10. “The last temptation of Christ” (1988)


The first of Scorsese´s “religious films”, “Last Temptation” shows the personal struggle of a man who has to carry a huge burden, but wants nothing more than being human. Christ is portrayed by a fabulous Willem Defoe, and ends with a very strong and powerful finale.

9. “The Color of Money” (1986)


Maybe lacking the emotional depth of his other efforts, this film proofs to be highly entertaining: A great cast, a powerful soundtrack, and Scorsese´s typical directing with fast cuts make “The Color of Money” an enjoyable film experience. In addition, you can see Tom Cruise in one of his earliest acting roles, which shows that he is (used to be) a great actor.

8. “The Aviator” (2004)


“The Aviator” is definitely one of Scorsese´s efforts with the biggest psychological depth: It portrays the complex character of Howard Hughes, the iconic American aviator and film producer, a man of great visions – whose hubris gets caught up by his compulsions and obsessions. In one of his best roles ever Leonard Di Caprio shows that he is one of the great actors of his generation.

In addition to the story of Mr. Hughes, this film also tells us the story of Mr. Scorsese: He admitted there was a lot of himself in his “Aviator”.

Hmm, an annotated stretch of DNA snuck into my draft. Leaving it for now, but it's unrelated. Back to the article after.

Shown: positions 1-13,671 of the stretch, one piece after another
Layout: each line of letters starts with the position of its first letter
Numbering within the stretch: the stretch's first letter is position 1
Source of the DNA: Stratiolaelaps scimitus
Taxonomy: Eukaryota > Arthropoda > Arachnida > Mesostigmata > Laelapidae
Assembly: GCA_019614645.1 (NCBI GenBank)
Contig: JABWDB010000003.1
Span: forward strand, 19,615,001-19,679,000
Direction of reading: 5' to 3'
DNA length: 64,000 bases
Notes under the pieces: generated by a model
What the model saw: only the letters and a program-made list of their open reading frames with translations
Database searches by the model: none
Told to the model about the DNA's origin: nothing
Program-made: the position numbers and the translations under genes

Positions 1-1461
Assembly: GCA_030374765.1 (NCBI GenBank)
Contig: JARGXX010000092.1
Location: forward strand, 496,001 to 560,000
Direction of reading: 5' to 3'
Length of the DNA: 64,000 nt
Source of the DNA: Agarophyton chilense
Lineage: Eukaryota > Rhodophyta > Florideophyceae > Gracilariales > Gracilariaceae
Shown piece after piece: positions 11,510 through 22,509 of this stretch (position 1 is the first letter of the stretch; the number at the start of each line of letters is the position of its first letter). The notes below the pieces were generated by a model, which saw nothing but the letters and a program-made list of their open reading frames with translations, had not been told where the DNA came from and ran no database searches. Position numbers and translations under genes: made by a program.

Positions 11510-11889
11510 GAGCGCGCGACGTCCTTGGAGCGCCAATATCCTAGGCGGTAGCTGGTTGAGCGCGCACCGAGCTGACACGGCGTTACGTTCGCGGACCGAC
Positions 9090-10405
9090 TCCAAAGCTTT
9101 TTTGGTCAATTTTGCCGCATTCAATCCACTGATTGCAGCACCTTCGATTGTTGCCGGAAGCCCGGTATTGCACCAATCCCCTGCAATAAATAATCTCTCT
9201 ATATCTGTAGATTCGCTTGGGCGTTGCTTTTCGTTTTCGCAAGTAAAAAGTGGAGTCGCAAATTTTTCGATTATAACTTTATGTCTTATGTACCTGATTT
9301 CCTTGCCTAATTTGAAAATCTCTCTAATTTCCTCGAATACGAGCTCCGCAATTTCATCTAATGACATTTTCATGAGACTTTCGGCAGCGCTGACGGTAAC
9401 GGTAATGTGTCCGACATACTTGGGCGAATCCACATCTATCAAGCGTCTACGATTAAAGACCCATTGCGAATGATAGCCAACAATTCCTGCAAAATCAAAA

7. “Raging Bull” (1980)


Based on a true story, „Raging Bull“ is a bio-pic of the life of Boxer and later entertainer Jake La Motta, a man who punches his friends and himself the same way he knocks down his opponents in the ring.

Growing up in a mobster neighbourhood, La Motta refuses to do what is expected of him, and wants to fight his way up to the top – alone. Scorsese made this one after falling into a deep depression after the disaster of „New York, New York“ (his only bad film), and we can see him fighting his way back with this movie.

quote: „I´m not so bad“ Jake La Motta

6. “Wolf of Wall Street” (2013)


This recent 3 hour-effort captures all the madness of the world of Wall Street. Di Caprio plays Jordan Belfort, a guy of unstoppable appetite for life, and money, who can count as an emblematic poster-boy of capitalism while at the same time being the sum of everything what´s wrong with our world.

Scorsese does not tell us: Look, that´s bad, but instead makes us a complice of Belfort and his excesses, in order to make us understand how one can be tempted by that lifestyle. Scorsese wants us to draw our own conclusions. Nevertheless, this film is highly entertaining, and a “hell of a ride”.

 places 5. to 1. :——–>>>>>>

The 15 best films by Martin Scorsese (part 3)